Luke 7 is the seventh chapter of the Gospel of Luke in the New Testament of the Christian Bible. It tells the records of two great miracles performed by Jesus, his reply to John the Baptist's question, and the anointing by a sinful woman. The book containing this chapter is anonymous, but early Christian tradition uniformly affirmed that Luke composed this Gospel as well as the Acts of the Apostles.
Luke 7:36,37 on Papyrus 3, written about 6th/7th century.
|Book||Gospel of Luke|
|Bible part||New Testament|
|Order in the Bible part||3|
- The original text is written in Koine Greek.
- Some most ancient manuscripts containing this chapter are:
- Papyrus 75 (AD 175-225)
- Papyrus 45 (ca. AD 250).
- Codex Vaticanus (AD 325-350)
- Codex Sinaiticus (AD 330-360)
- Codex Bezae (ca. AD 400)
- Codex Washingtonianus (ca. AD 400)
- Codex Ephraemi Rescriptus (ca. AD 450; lacunae: verse 17 to end)
- Papyrus 2 (~550 M; extant: verses 22-26 and 50 in Coptic language)
- Papyrus 3 (6th/7th century; extant: verses 36-45)
- This chapter is divided into 50 verses.
The New King James Version organises this chapter as follows (with cross references to accounts in the other gospels):
Healing the centurion's servantEdit
Luke 7:1-10 relates that a Roman centurion in Capernaum sent the Jewish elders to ask Jesus for help because his servant (or slave) was ill. The elders testified to the centurion's worthiness (ἄξιός, axios) but the centurion did not consider himself worthy (same Greek word, ηξιωσα, ēxiōsa) to have Jesus come into his home to perform the healing, suggesting instead that Jesus perform the healing at a distance. Jesus concurred and the servant was found to have been healed when the centurion returned home.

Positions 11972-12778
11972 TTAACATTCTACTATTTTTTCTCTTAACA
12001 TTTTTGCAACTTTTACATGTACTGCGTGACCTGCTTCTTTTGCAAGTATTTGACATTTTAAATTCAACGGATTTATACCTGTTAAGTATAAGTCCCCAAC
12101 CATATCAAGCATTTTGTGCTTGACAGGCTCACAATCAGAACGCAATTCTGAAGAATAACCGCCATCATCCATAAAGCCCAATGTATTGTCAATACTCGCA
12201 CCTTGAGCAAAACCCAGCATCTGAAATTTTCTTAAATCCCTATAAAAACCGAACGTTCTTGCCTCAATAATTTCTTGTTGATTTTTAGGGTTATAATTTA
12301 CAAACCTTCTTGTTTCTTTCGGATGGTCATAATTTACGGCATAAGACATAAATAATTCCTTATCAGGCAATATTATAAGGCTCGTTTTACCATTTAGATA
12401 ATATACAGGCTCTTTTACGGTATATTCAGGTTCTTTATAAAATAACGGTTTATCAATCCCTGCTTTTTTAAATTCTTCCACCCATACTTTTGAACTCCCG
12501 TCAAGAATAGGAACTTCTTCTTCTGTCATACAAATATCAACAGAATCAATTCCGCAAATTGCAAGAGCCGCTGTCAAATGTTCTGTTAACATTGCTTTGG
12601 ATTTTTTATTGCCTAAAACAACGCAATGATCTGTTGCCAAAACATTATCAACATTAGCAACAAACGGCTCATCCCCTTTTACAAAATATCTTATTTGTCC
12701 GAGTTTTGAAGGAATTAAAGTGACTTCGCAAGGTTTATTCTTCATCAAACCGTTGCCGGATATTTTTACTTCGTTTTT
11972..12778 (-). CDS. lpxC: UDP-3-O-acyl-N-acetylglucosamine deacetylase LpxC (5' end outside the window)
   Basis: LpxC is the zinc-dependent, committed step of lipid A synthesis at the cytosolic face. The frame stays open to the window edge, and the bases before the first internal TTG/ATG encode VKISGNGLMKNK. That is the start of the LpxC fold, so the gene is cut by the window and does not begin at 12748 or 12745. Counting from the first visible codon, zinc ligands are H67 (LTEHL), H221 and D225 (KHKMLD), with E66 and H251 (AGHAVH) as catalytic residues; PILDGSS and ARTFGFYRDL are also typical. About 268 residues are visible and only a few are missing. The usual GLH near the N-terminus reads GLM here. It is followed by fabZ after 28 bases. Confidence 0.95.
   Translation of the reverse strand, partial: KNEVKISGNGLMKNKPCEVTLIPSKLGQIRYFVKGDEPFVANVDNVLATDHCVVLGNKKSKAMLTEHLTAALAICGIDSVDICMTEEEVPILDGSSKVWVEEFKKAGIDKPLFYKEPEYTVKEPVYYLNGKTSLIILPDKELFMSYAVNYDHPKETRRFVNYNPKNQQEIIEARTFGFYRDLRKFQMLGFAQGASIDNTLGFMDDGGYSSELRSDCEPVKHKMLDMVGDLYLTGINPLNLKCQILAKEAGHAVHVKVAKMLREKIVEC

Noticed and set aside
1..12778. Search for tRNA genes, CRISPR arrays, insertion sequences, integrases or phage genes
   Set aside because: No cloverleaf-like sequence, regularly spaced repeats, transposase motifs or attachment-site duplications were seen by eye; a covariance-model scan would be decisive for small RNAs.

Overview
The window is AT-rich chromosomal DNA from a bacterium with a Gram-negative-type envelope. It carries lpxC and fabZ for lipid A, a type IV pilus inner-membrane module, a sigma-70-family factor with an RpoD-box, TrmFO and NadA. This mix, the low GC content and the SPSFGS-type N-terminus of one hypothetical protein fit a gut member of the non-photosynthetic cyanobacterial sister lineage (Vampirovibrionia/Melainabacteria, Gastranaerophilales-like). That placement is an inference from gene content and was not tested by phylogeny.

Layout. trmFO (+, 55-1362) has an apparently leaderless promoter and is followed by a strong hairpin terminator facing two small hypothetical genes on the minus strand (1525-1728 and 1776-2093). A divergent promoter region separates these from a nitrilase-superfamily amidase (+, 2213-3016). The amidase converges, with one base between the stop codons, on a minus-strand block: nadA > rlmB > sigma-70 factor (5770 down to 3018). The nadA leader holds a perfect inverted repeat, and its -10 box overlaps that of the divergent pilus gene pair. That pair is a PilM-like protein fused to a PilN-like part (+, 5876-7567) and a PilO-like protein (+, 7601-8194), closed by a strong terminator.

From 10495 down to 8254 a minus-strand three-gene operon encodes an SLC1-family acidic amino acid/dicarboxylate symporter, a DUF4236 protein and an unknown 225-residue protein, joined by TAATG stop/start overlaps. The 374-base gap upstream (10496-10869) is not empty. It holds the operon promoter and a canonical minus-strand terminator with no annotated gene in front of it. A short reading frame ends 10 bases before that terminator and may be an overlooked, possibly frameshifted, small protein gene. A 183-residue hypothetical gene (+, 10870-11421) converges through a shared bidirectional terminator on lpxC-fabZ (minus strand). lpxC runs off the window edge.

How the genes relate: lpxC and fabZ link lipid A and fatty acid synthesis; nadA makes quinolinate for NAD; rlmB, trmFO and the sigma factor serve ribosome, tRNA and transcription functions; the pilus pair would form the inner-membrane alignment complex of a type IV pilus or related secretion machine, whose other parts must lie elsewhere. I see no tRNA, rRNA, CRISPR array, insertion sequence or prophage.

Widow of Nain's Son RaisedEdit
This account of a miracle by Jesus is only recorded in the Gospel of Luke. Jesus arrived at the village of Nain during the burial ceremony of the son of a widow, and raised the young man from the dead. The location is the village of Nain in Galilee, two miles south of Mount Tabor. This is the first of three miracles of Jesus in the canonical gospels in which he raises the dead, the other two being the raising of Jairus' daughter and of Lazarus. Following the healing, Jesus fame spread "throughout all Judea and all the surrounding region". In the Cambridge Bible for Schools and Colleges, commentator F. W. Farrar explains that "the notion that St Luke therefore supposed Nain to be in Judaea is quite groundless. He means that the story of the incident at Nain spread even into Judaea".
Messengers from John the BaptistEdit
When John the Baptist was in prison and heard of the works performed by Jesus, John sent two of his disciples as messengers to ask a question of Jesus:
- “Are you the one who is to come (ὁ ἐρχόμενος, ho erchomenos), or should we expect someone else?”
Following this episode, Jesus begins to speak to the crowds about John the Baptist, describing him as the 'messenger' foretold in prophecy (Malachi 3:1).
Parable of the Two DebtorsEdit
Jesus uses the story of two debtors to explain that a woman loves him more than his host, because she has been forgiven of greater sins. This parable is told after his anointing by a "sinful woman" at the house of a Pharisee named Simon.
- Halley, Henry H. Halley's Bible Handbook: an Abbreviated Bible Commentary. 23rd edition. Zondervan Publishing House. 1962.
- Holman Illustrated Bible Handbook. Holman Bible Publishers, Nashville, Tennessee. 2012.
- Translated as 'slave' in the RSV and the Holman Christian Standard Bible
- Strong's Concordance: 515 axioó: to deem worthy
- Luke 7:17
- Cambridge Bible for Schools and Colleges on Luke 7, accessed 6 June 2018
- Luke 7:19, repeated in 7:20